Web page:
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Chapter XIII: How the Outlaws Shot in King Harry's Tourney (Cont'd)
Now the ten chosen archers from the King's bands came forth again and took their stand; and with them stood forth the twelve untried men from the open lists. Again the crowd was stilled, and every eye hung upon the speeding of the shafts. Slowly but skilfully each man shot, and as his shaft struck within the inner ring a deep breath broke from the multitude like the sound of the wind upon the seashore. And now Gilbert of the White Hand led the shooting, and 'twas only by the space of a hairsbreadth upon the line that Tepus tied his score. Stout Elwyn, the Welshman, took third place; one of the private archers, named Geoffrey, come fourth; while Clifton must needs content himself with fifth.
The men from the open lists shot fairly true, but nervousness and fear of ridicule wrought their undoing.
The herald then came forward again, and, instead of announcing the prize-winners, proclaimed that there was to be a final contest. Two men had tied for first place, declared His Majesty the King, and three others were entitled to honors. Now all these five were to shoot again, and they were to be pitted against five other of the Queen's choosing—men who had not yet shot upon that day.
A thrill of astonishment and excitement swept around the arena. "Who were these men of the Queen's choosing?" was upon every lip. The hubbub of eager voices grew intense; and in the midst of it all, the gate at the far end of the field opened and five men entered and escorted a lady upon horseback across the arena to the royal box. The lady was instantly recognized as Mistress Marian of the Queen's household, but no one seemed to know the faces of her escort. Four were clad in Lincoln green, while the fifth, who seemed to be the leader, was dressed in a brave suit of scarlet red. Each man wore a close fitting cap of black, decked with a curling white feather. For arms, they carried simply a stout bow, a sheaf of new arrows, and a short hunting-knife.
When the little party came before the dais on which the King and Queen sat, the yeomen doffed their caps humbly, while Maid Marian was assisted to dismount.
"Your Gracious Majesty," she said, addressing the Queen, "these be the men for whom you sent me, and who are now come to wear your colors and service you in the tourney."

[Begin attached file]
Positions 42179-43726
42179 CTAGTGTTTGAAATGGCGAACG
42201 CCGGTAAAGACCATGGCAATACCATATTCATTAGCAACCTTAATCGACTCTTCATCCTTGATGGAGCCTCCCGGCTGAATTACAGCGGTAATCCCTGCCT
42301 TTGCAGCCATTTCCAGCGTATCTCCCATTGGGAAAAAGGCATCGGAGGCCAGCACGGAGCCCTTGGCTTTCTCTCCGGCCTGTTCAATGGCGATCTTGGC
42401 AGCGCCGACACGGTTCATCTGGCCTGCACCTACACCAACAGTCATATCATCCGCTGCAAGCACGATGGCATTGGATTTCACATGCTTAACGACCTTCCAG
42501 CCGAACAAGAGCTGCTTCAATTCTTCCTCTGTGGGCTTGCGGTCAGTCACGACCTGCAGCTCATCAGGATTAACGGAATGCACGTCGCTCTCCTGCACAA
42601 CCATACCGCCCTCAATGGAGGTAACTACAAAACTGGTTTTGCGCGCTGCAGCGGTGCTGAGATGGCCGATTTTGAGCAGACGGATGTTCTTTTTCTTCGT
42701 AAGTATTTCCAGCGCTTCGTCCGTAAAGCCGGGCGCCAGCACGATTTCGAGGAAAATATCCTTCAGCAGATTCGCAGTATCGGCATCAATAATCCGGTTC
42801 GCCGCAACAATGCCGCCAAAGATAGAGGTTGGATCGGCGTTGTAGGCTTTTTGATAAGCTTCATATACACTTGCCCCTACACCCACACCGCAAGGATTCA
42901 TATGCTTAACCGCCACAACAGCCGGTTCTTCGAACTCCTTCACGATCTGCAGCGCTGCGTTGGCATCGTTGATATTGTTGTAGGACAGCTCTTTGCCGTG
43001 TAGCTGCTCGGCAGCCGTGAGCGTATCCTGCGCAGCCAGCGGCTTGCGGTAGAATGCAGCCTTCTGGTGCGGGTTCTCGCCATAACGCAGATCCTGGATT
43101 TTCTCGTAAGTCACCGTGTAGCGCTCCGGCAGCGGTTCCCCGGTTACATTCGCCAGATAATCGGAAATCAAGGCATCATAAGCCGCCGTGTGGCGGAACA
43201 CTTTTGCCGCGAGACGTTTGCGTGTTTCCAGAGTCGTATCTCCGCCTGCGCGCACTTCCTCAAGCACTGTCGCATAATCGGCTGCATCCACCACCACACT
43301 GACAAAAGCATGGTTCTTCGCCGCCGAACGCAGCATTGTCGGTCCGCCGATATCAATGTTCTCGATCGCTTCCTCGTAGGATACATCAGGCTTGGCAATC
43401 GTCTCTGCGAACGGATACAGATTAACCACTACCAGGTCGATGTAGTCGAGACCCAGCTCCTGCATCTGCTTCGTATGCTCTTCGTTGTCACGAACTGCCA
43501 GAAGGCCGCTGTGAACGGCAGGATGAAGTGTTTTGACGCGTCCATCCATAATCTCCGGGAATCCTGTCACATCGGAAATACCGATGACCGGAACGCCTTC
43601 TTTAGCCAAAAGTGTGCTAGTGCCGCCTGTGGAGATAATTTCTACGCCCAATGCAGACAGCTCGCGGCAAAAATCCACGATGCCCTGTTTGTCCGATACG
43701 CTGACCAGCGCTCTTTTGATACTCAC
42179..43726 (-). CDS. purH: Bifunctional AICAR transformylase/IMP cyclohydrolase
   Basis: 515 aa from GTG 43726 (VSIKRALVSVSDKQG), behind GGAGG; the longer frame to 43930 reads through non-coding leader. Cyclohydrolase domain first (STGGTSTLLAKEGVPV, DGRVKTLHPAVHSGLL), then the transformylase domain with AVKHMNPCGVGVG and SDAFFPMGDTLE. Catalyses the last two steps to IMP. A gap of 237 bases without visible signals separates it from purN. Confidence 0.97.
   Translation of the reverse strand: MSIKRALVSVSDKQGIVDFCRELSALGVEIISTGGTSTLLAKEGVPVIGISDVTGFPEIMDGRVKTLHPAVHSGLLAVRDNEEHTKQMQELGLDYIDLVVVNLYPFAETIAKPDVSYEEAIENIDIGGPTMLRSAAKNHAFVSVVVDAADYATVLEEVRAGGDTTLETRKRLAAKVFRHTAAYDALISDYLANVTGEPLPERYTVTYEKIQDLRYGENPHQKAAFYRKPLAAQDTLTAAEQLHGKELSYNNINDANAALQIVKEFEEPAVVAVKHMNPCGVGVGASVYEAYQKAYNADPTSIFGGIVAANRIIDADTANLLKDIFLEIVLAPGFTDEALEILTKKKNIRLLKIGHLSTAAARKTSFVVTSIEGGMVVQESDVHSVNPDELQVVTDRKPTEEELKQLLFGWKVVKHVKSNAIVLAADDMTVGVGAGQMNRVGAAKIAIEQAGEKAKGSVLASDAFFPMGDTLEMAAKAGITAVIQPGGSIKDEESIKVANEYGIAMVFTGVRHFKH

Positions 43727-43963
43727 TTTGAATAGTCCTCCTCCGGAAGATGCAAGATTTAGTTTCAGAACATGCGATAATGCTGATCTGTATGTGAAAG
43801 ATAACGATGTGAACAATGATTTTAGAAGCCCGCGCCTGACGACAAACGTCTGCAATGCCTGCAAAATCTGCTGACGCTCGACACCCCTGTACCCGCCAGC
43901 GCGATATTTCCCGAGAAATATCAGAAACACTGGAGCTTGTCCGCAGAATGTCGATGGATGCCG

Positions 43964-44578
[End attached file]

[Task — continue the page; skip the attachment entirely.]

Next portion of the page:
The Queen leaned forward and handed them each a scarf of green and gold.
"Lockesley," she said in a clear voice, "I thank thee and thy men for this service. Know that I have laid a wager with the King that ye can outshoot the best five whom he has found in all his bowmen." The five men pressed the scarfs to their lips in token of fealty.
The King turned to the Queen inquiringly.
"Who are these men you have brought before us?" asked he.
Up came the worthy Bishop of Hereford, growing red and pale by turns.
"Your pardon, my liege lord!" cried he; "But I must denounce these fellows as outlaws. Yon man in scarlet is none other than Robin Hood himself. The others are Little John and Will Stutely and Will Scarlet and Allan-a-Dale—all famous in the North Countree for their deeds of violence."
"As my lord Bishop personally knows!" added the Queen significantly.
The King's brows grew dark. The name of Robin Hood was well known to him, as to every man there present.
"Is this true?" he demanded sternly.
"Aye, my lord," responded the Queen demurely. "But, bethink you—I have your royal promise of grace and amnesty."
"That will I keep," said the King, holding in check his ire by a mighty effort. "But, look you! Only forty days do I grant of respite. When this time has elapsed, let these bold outlaws look to their safety!"
Then turning to his five victorious archers, who had drawn near, he added, "Ye have heard, my men, how that I have a wager with the Queen upon your prowess. Now here be men of her choosing—certain free shafts of Sherwood and Barnesdale. Wherefore look well to it, Gilbert and Tepus and Geoffrey and Elwyn and Clifton! If ye outshoot these knaves, I will fill your caps with silver pennies—aye, and knight the man who stands first. But if ye lose, I give the prizes, for which ye have just striven, to Robin Hood and his men, according to my royal word."
"Robin Hood and his men!" the saying flew round the arena with the speed of wild-fire, and every neck craned forward to see the famous fellows who had dared to brave the King's anger, because of the Queen.
Another target was now set up, at the same distance as the last, and it was decided that the ten archers should shoot three arrows in turn. Gilbert and Robin tossed up a penny for the lead, and it fell to the King's men. So Clifton was bidden to shoot first.